Internet becoming key health info spot

Nov 21, 2005

For 31.6 million U.S. adults, the Internet is their first stop for healthcare decisions, a new survey reported Monday.

According to Manhattan Research, the population of consumers using the Internet as their primary learning channel for health information continues an upward trajectory in 2005 with 31.6 million consumers reporting the Internet as their first stop when seeking more information.

"The health industry is adjusting to a world where the promises of 10 years ago, at the launch of the Internet generation, are finally becoming a market reality," stated Mark Bard, president of Manhattan Research. "The intersection of broadband, consumer-driven health, community and content, has created the perfect storm for the next generation of e-health. Consumers are in control and are increasingly seeking timely and efficient access to the information and tools that will help them manage their personal health and that of their friends and family."

Copyright 2005 by United Press International

Explore further: World's largest solar boat on Greek prehistoric mission

add to favorites email to friend print save as pdf

Related Stories

Surveillance a part of everyday life

Jul 24, 2014

Details of casual conversations and a comprehensive store of 'deleted' information were just some of what Victoria University of Wellington students found during a project to uncover what records companies ...

Share button may share your browsing history, too

Jul 22, 2014

One in 18 of the world's top 100,000 websites track users without their consent using a previously undetected cookie-like tracking mechanism embedded in 'share' buttons. A new study by researchers at KU Leuven ...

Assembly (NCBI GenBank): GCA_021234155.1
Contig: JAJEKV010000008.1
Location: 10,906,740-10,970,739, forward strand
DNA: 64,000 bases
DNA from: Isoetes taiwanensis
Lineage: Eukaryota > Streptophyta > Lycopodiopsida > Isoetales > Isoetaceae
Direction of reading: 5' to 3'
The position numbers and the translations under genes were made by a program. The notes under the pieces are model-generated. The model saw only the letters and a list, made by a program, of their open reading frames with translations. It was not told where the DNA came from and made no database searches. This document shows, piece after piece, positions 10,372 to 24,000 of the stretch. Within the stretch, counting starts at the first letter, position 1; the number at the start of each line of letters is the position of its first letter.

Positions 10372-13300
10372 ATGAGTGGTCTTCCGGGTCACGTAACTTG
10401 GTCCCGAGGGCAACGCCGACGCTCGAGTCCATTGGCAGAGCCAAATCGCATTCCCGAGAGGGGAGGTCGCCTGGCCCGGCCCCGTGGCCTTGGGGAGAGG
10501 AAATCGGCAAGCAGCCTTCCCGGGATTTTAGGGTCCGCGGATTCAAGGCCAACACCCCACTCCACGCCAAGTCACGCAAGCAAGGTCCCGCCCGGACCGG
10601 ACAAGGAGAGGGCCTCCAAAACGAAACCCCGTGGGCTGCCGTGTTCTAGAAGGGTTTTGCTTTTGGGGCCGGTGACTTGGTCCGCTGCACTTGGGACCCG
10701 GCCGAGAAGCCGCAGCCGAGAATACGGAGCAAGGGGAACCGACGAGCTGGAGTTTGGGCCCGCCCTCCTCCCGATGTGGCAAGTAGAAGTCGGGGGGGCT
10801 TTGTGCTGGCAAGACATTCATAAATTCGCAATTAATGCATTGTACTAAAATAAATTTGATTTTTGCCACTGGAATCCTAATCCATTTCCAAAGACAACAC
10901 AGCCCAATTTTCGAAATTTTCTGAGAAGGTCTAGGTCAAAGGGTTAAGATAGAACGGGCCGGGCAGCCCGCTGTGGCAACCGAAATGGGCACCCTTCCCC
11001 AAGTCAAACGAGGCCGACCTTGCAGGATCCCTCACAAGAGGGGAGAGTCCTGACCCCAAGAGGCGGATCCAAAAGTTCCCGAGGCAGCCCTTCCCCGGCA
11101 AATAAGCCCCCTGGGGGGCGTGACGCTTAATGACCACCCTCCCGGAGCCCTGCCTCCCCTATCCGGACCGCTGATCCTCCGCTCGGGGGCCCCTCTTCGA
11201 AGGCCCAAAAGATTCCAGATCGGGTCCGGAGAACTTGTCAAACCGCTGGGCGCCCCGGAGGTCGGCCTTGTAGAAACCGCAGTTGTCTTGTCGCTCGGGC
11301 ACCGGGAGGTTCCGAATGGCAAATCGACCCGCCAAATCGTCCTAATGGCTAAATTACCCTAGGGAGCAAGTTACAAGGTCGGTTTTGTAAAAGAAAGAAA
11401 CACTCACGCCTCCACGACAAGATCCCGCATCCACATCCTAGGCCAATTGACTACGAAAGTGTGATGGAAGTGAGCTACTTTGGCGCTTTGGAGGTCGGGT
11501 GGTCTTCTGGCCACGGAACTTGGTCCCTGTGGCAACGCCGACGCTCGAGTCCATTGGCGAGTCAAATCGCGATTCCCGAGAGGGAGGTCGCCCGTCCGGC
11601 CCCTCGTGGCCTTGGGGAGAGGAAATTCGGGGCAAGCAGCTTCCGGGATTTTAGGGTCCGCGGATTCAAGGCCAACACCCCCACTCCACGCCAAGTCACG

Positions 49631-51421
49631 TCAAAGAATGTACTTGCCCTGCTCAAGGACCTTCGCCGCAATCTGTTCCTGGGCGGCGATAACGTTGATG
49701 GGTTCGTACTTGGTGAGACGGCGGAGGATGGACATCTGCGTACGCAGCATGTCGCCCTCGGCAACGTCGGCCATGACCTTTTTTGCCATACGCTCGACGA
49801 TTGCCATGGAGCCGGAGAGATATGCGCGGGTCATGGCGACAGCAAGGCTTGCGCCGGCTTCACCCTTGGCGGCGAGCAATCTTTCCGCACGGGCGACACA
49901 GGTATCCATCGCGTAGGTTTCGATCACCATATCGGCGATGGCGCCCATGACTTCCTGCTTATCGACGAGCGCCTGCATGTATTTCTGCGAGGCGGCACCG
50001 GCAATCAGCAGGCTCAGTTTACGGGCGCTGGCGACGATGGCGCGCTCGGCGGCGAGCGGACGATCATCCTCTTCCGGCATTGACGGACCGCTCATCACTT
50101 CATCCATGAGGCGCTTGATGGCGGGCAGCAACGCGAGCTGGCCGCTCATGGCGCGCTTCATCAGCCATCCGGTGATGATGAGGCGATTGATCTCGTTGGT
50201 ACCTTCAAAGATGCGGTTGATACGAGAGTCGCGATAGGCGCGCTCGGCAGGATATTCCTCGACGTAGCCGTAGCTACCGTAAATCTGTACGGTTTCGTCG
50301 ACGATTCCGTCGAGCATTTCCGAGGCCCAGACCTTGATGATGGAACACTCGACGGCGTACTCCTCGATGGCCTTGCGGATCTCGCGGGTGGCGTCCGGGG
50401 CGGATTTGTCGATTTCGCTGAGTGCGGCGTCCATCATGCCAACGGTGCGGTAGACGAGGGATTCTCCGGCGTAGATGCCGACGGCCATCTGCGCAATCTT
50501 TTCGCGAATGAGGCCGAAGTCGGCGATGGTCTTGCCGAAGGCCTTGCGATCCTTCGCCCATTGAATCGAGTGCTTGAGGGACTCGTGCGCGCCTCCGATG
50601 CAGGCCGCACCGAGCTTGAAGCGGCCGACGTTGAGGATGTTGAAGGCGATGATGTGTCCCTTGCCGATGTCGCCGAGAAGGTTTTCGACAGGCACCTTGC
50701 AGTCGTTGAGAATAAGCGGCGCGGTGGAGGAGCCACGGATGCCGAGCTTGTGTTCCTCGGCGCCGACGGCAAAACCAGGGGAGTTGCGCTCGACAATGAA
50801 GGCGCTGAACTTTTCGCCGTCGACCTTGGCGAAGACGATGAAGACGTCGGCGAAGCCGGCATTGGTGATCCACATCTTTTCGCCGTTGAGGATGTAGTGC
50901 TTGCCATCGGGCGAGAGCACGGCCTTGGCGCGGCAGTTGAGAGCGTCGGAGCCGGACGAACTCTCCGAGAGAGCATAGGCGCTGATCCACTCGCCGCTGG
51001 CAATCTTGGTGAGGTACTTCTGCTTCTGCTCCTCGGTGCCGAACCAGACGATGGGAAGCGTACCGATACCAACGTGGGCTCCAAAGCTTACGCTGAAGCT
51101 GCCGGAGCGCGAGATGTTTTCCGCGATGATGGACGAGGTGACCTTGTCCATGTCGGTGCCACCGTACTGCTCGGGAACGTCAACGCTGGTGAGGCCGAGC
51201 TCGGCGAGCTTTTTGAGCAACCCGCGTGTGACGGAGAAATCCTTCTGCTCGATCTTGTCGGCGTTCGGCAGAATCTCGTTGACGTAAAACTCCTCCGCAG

UP24 lifestyle bracelets take aim at waistlines

Jul 16, 2014

In the booming world of smart watches, pendants and bracelets that let people track sleep and steps, wearable computing pioneer Jawbone is out to win hearts through stomachs.

US scientists turn to public to help fund research

Jul 09, 2014

Duke University professor Kathleen Pryer has received her share of grant money. But for her newest project, she's getting help from a retired nurse in Canada and a 17-year-old in Arkansas.

Recommended for you

Local education politics 'far from dead'

7 hours ago

Teach for America, known for recruiting teachers, is also setting its sights on capturing school board seats across the nation. Surprisingly, however, political candidates from the program aren't just pushing ...

First grade reading suffers in segregated schools

7 hours ago

A groundbreaking study from the Frank Porter Graham Child Development Institute (FPG) has found that African-American students in first grade experience smaller gains in reading when they attend segregated schools—but the ...

Violent aftermath for the warriors at Alken Enge

7 hours ago

Denmark attracted international attention in 2012 when archaeological excavations revealed the bones of an entire army, whose warriors had been thrown into the bogs near the Alken Enge wetlands in East Jutland ...

Why aren't consumers buying remanufactured products?

9 hours ago

Firms looking to increase market share of remanufactured consumer products will have to overcome a big barrier to do so, according to a recent study from the Penn State Smeal College of Business. Findings from faculty members ...

Expecting to teach enhances learning, recall

9 hours ago

People learn better and recall more when given the impression that they will soon have to teach newly acquired material to someone else, suggests new research from Washington University in St. Louis.

User comments : 0